Earbuds (and the iPods/mp3 players attached to them) have changed the world. I admit, I’m guilty myself. While walking my dog or commuting on the bus, I get bored. I’m not much for music in my ear. (I prefer to listen to music in the air, not through earbuds.) But I love podcasts. For me it’s mostly recordings from AncientFaith Radio and occasionally Mushing Magazine. (Yeah, I’m a bit odd.)
Here we are, crammed in a bus, but no one communicates. I sit next to someone, so close that we have to tense up to keep from touching, but yet neither one acknowledges the other; we both are in the world of our recordings. It’s just not right.
So sometimes I rebel. I’ve made friends with the morning bus driver. We’re usually the only ones talking on the bus. I’m not sure what the others think of our chattering. But the driver tells me she looks forward to picking me up each day.
But I still plug in on my evening commute. A couple of days ago I sat down and plugged in as usual. A young woman sat close to me. I smiled at her. I recognized her from somewhere. But I was already plugged in, so I didn’t say anything. Then the bus stopped and waited while a young girl gathered her musical instrument and backpack and got off the bus. We watched her, our eyes showing our concern for the young girl riding the bus alone.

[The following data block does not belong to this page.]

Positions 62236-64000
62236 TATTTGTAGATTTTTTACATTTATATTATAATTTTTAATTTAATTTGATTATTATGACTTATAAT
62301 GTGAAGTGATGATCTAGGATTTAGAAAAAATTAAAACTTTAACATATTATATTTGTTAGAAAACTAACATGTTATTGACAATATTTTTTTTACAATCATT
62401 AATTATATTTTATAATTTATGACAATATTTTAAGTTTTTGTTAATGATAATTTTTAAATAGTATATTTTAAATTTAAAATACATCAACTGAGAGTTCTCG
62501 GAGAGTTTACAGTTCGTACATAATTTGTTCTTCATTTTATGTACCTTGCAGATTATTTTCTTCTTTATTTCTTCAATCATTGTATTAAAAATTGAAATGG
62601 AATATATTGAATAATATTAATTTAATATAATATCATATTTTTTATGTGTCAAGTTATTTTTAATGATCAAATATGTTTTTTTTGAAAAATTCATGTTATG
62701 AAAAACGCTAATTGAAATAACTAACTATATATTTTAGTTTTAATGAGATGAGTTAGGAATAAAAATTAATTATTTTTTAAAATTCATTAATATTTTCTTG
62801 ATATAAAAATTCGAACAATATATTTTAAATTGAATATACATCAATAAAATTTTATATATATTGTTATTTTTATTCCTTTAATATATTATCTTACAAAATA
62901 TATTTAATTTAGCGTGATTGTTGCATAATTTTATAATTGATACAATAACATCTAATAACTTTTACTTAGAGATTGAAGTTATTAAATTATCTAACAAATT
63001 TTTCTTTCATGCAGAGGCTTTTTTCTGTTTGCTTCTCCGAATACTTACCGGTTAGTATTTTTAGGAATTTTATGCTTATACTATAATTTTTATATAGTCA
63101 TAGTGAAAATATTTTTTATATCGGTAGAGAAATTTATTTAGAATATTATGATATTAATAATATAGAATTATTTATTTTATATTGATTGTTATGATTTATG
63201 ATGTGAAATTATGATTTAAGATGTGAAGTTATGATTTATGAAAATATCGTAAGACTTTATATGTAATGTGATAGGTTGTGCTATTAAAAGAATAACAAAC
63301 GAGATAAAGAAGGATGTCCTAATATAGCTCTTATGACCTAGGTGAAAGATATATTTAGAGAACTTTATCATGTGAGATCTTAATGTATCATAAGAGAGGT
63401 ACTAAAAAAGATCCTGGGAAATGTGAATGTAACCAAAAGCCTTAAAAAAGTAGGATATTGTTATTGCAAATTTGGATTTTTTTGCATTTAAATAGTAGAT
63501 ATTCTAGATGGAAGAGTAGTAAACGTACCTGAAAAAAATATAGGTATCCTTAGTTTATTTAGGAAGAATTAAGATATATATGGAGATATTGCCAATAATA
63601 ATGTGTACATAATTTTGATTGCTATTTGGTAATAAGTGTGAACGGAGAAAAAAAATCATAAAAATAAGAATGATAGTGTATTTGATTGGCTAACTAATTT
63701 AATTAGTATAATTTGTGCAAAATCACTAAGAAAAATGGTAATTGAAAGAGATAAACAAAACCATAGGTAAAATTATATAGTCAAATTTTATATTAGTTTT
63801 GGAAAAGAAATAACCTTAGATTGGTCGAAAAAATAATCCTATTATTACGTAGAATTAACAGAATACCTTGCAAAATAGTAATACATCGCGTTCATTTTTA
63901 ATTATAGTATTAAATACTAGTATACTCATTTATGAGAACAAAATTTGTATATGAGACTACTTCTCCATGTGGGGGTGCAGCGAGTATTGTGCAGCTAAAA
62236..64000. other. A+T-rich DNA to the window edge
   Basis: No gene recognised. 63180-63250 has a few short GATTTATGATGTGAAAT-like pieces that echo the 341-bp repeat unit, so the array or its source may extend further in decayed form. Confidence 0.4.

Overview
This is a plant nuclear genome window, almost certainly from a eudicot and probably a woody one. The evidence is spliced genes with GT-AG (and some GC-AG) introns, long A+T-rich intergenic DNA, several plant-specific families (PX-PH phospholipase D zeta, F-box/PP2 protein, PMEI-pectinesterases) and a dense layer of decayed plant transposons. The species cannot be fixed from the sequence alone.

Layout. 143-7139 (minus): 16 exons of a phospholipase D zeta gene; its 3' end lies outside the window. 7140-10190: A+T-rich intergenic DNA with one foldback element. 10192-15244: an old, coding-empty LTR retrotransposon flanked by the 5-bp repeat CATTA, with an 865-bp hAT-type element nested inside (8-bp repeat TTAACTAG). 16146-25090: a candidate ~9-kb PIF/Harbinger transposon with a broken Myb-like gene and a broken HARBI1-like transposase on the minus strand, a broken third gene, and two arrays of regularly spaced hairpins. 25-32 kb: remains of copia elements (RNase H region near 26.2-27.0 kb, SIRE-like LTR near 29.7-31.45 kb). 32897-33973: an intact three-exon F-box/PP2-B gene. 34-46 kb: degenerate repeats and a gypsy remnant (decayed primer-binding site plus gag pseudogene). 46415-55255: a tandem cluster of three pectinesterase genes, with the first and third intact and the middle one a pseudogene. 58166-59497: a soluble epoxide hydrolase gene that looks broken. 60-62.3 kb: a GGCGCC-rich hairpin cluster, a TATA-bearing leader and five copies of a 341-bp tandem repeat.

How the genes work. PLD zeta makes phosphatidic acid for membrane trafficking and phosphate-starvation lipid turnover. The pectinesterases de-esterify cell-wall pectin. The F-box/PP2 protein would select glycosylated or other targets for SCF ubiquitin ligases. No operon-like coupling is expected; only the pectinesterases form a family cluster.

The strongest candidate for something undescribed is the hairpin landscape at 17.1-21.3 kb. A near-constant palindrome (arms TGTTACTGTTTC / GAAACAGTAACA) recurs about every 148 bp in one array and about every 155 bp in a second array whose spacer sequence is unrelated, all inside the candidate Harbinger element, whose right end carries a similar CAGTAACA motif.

When she had gotten off, I paused my podcast, looked at the young woman and said, “She seems kind of young to riding the bus by herself.”
That comment started a conversation. I asked the young woman where I knew her from, and she said it was just from the bus. (I still think I know her from somewhere else, perhaps the Table, where I eat lunch frequently, but she could be right.) We exchanged names, I asked her what she was studying, she asked about my job, where I lived, what I was listening to. I made a new friend on the bus, and I look forward to seeing her again.
What a concept: Making a new friend on the bus. It used to happen all the time; but now it’s an oddity. And it makes me concerned for the future of our society.
Maybe I’ll unplug more often.